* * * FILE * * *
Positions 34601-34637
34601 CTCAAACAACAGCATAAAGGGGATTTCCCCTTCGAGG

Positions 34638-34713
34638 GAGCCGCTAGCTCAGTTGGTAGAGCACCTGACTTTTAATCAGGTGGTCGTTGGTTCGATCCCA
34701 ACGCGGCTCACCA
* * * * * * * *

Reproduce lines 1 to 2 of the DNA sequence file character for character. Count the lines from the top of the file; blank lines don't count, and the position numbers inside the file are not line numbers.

Positions 34601-34637
34601 CTCAAACAACAGCATAAAGGGGATTTCCCCTTCGAGG